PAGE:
"We Are Many" by film director Amir Amirani
On February 15, 2003, millions of people joined each other on the streets of 800 cities worldwide: the largest anti-war demonstration in history to protest the US/UK invasion of Iraq.
The demonstration (and related protests from January to March of the same year) resulted from the coordination of peace groups joined together in global networks.
Ordinary people (between 6-30 million) around the world included those from the entire range of the political spectrum; the entire range of the religious spectrum (Christians, Muslims, Jews, Hindus, Buddhists, agnostics & atheists); all generations; from every socio-economic class. Except for the tiny minority who believed the Bush/Blair justification that the war was about (ultimately non-existent) WMD in Iraq--the majority of people around the world did not want this war just as the majority now do not want the war in Afghanistan, and continued US global military escalation.
Among the people who marched for peace: 3 million in Rome • 750,000 in London • 50,000 in Glasgow, Scotland • Between 100-200,000 in Paris (total of 500,000 in 80 cities in France) • Between 300-500,000 in Berlin (joined by Germans in 300 cities and towns, including trade unionists and church leaders • 100,000 in Brussels (center of the EU government) • 10,000 in Warsaw • 150,000 in Athens • 80,000 in Lisbon • 60,000 in Oslo • 60,000 in Stockholm & Gothenberg, Sweden • 100,000 in Montreal • 80,000 in Toronto • 40,000 in Vancover (& 67 other Canadian cities) • 300,000 to one million in NYC • 50,000 in LA • 4,000 in Colorado Springs (who withstood violence from police using tear gas, stun guns and batons) • 100-300,000 in Damascus • 10,000 in Beirut • 5,000 in Jordan • 25,000 in Tokyo, followed by another 5,000 the next day (including smaller protests at some of the 100 US military bases located in Japan and Okinawa--used to train troops before deployment to Iraq and Afghanistan • 10,000 in India • 3,000 in Seoul • 20, 000 in Cape Town, South Africa • 200,000 throughout Australia • 10,000 in New Zealand.
Of course, these millions of people did not stop the US and UK invasion of Iraq on March 20, 2003.
But their collective soul cry against unnecessary war and ever-increasing military expansion still reverberates.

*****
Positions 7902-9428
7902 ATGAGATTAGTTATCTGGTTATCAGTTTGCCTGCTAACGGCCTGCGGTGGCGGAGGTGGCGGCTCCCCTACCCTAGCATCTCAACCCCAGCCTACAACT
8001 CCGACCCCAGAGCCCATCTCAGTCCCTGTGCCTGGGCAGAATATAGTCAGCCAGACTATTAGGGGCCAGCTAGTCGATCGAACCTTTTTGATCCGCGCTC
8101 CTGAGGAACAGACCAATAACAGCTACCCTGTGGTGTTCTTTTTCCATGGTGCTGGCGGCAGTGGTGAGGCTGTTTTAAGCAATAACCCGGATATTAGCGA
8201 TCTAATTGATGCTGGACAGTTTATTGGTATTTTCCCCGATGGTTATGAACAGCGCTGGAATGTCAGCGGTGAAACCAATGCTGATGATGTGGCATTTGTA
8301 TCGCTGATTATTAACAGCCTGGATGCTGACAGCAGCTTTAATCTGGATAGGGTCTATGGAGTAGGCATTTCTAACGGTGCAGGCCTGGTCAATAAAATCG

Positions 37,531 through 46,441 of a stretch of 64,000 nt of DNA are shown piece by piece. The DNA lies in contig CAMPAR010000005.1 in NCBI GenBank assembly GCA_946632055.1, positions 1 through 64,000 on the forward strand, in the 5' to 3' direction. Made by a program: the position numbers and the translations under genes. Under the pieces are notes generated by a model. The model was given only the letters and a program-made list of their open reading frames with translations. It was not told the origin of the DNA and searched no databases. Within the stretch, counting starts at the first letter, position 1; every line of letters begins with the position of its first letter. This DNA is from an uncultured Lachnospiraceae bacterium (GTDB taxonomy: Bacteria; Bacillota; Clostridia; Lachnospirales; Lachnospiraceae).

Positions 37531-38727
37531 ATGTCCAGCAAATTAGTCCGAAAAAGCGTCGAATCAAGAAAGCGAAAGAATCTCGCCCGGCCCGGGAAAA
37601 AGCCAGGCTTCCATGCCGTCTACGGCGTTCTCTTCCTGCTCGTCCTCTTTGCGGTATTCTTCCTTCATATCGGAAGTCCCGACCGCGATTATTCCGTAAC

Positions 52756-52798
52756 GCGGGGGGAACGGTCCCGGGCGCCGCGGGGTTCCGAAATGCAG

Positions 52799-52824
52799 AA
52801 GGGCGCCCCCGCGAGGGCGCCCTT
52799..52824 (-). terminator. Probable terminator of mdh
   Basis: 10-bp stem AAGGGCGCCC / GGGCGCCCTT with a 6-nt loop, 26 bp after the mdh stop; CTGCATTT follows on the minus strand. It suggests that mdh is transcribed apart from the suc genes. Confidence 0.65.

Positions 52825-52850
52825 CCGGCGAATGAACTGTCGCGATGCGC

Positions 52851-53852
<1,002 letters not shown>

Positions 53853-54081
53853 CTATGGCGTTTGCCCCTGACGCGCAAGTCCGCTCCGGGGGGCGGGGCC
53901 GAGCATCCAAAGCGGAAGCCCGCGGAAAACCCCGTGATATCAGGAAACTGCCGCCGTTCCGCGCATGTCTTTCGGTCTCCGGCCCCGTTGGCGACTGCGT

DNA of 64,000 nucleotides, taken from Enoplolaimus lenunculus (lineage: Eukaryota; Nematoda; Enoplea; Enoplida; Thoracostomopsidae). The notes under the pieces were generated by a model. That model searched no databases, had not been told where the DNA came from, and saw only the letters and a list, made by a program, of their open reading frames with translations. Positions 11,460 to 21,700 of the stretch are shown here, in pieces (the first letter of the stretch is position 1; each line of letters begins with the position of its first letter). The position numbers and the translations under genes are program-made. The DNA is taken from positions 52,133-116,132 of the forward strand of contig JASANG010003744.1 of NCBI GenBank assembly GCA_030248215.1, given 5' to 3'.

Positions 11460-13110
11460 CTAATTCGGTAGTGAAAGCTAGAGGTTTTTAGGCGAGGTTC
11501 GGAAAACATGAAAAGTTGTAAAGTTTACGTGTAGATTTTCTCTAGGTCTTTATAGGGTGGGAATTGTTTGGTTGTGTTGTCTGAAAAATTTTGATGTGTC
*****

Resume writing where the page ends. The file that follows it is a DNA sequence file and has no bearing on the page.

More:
In the global anti-base and demilitarization movement • In the transnational (US, Japan, global environmentalist) coalition challenging the construction of a US military base that would destroy a coral reef and the home of the critically endangered dugong in Henoko, Okinawa and bring war-training helipads into the nearby pristine Yanbaru Forest • In the Guahan refusal to accept without question a massive military expansion on their island (1/3 of which already covered with US military bases) that would destroy the world's largest mangrove forest and a coral reef • In the Japanese decision to stop assisting in the refueling of warships to Afghanistan • In the recent Dutch decision to pull out of Afghanistan • In tangerine farmers' and other villagers' protest against the construction of a missile base that would destroy a coral reef at Jeju Island, Korea (a World Heritage site because of its unique biodiversity) • In Vincenza, Italy (a World Heritage site because of its ancient history and culture) where residents have not ceased protesting against a new US military base • In the School of the Americas Watch coalition that works to heal the wounds of state terror and stop US miliary escalation in Latin America • In a new US coalition (spanning the political spectrum) to stop the Afghanistan war
These are just a few of the examples of people working across our planet now for a culture of positive peace, cooperation, justice, and sustainability. Martin Luther King called those who work to build zones of liberation, peace, and redemption in our world the "dedicated minority."